Economic order quantity (EOQ)

Definition and explanation

Economic order quantity (EOQ) is the order size that minimizes the sum of ordering and holding costs related to raw materials or merchandise inventories. In other words, it is the optimal inventory size that should be ordered with the supplier to minimize the total annual inventory cost of the business. Other names used for economic order quantity are optimal order size and optimal order quantity.

The economic order quantity is computed by both manufacturing companies and merchandising companies. Manufacturing companies compute it to find the optimal order size of raw materials inventory and merchandising companies compute it to find the optimal order size of ready to use merchandise inventory.

The ordering and holding costs

The two significant factors that are considered while determining the economic order quantity (EOQ) for any business are the ordering costs and the holding costs.

A brief explanation of both the costs is given below:

Ordering costs

The ordering costs are the costs that are incurred every time an order for inventory is placed with the supplier. Examples of these costs include telephone charges, delivery charges, invoice verification expenses and payment processing expenses etc. The total ordering cost usually varies according to the frequency of placing orders. Mostly, it is directly proportional to the number of orders placed during the year which means If the number of orders placed during the year increases, the annual ordering cost will also increase and if, on the other hand, the number of orders placed during the year decreases, the annual ordering cost will also decrease.

Holding costs

The holding costs (also known as carrying costs) are the costs that are incurred to hold the inventory in a store or warehouse. Examples of costs associated with holding of inventory include occupancy of storage space, rent, shrinkage, deterioration, obsolescence, insurance and property tax etc. The total holding cost usually depends upon the size of the order placed for inventory. Mostly, the larger the order size, the higher the annual holding cost and vice versa. The total holding cost is some time expressed as a percentage of total investment in inventory.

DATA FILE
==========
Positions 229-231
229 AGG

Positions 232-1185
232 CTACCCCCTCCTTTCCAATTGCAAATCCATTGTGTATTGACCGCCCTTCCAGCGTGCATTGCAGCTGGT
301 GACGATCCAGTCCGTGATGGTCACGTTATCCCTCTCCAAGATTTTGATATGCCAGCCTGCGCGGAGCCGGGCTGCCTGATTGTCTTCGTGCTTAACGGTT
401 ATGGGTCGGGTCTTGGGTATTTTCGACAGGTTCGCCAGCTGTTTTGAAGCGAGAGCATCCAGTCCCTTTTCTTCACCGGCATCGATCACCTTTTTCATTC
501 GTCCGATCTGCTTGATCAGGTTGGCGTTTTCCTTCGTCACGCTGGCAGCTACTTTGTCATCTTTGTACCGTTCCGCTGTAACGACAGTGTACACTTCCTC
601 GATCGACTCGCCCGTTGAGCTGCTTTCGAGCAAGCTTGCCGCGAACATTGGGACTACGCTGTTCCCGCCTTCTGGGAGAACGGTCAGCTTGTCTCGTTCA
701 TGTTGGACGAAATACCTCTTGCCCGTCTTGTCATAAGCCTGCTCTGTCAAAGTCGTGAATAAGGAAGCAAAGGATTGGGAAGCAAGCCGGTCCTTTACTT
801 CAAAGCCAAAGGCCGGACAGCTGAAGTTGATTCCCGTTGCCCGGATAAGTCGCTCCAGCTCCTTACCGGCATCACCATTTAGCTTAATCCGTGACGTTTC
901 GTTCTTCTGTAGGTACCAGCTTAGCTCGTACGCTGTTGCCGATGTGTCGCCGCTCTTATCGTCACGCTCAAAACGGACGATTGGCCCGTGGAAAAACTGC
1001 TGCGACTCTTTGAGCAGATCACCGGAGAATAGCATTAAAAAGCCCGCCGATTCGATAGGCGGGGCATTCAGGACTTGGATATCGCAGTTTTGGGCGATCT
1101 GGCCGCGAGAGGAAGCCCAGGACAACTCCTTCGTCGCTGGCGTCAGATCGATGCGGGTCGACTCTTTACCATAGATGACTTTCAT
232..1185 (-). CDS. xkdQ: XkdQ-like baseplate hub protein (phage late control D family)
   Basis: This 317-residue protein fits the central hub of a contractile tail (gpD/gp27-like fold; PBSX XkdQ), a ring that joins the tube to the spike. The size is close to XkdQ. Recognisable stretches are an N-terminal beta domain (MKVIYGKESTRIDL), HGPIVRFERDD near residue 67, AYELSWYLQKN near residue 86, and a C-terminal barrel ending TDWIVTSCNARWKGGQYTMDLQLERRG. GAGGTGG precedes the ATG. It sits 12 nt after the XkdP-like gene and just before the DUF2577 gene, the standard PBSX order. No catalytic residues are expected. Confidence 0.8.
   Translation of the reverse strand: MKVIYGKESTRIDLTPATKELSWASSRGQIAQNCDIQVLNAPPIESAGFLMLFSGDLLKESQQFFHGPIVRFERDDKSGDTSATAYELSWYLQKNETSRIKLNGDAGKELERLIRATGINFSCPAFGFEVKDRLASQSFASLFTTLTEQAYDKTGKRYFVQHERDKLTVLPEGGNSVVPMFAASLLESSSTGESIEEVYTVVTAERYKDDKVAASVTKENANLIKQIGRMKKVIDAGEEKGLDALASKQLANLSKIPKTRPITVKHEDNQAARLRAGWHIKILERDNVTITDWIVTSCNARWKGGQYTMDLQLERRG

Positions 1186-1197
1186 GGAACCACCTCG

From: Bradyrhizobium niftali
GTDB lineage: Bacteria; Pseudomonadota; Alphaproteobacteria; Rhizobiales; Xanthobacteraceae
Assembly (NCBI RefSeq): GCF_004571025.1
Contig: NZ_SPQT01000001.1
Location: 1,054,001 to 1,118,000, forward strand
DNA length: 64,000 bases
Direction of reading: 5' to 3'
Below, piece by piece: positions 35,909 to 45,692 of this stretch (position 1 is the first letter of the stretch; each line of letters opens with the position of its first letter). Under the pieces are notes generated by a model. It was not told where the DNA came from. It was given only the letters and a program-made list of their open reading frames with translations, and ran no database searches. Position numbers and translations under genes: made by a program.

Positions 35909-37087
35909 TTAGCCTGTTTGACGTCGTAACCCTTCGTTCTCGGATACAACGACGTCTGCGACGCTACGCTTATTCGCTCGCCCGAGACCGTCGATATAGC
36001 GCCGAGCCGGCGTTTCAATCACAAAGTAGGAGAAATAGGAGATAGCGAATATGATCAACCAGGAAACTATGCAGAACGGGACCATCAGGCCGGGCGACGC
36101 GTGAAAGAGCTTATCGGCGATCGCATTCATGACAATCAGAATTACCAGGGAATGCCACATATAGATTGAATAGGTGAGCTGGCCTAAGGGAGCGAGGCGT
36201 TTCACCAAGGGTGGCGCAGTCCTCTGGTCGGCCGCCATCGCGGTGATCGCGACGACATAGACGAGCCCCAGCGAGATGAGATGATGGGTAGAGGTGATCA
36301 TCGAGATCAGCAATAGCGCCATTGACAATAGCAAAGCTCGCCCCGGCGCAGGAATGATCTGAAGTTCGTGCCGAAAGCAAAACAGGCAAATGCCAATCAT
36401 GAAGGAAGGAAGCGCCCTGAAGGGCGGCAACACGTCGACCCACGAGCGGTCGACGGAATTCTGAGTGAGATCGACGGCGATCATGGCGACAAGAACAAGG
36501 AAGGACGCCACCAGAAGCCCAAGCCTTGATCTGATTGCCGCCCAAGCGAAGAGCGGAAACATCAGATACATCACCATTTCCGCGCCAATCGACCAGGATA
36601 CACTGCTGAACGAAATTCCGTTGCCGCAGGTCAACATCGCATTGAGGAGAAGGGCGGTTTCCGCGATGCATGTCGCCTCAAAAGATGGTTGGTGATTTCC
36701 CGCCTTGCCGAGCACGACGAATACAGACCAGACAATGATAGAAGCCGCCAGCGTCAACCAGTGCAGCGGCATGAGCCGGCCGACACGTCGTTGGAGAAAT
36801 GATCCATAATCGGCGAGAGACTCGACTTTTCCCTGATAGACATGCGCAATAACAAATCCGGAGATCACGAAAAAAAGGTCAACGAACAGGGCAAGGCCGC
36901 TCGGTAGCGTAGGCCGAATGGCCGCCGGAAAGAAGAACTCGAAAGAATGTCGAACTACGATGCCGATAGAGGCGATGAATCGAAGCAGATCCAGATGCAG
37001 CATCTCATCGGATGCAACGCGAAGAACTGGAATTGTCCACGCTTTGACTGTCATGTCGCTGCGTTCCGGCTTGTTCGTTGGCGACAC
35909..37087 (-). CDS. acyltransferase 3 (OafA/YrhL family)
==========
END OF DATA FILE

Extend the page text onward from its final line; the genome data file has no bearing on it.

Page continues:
The economic order quantity is the level of quantity at which the combined ordering and holding cost is at the minimum level.

Relation between the ordering and holding cost:

There is an inverse relationship between ordering cost and holding cost. Keeping the annual demand constant if for example the number of orders decreases, the ordering cost will also decrease but the holding cost will rise and vice versa.

Economic order quantity formula

The following formula is used to determine the economic order quantity (EOQ):


  • D = Demand per year
  • Co = Cost per order
  • Ch = Cost of holding per unit of inventory


The material DX is used uniformly throughout the year. The data about annual requirement, ordering cost and holding cost of this material is given below:

  • Annual requirement: 2,400 units
  • Ordering cost: $10 per order
  • Holding cost: $0.30 per unit

Required: Determine the economic order quantity (EOQ) of material DX using above data.


The economic order quantity for material DX is 400 units. Now, we can compute the number of orders to be placed per year, annual ordering cost, annual holding cost and combined annual ordering and holding cost as follows: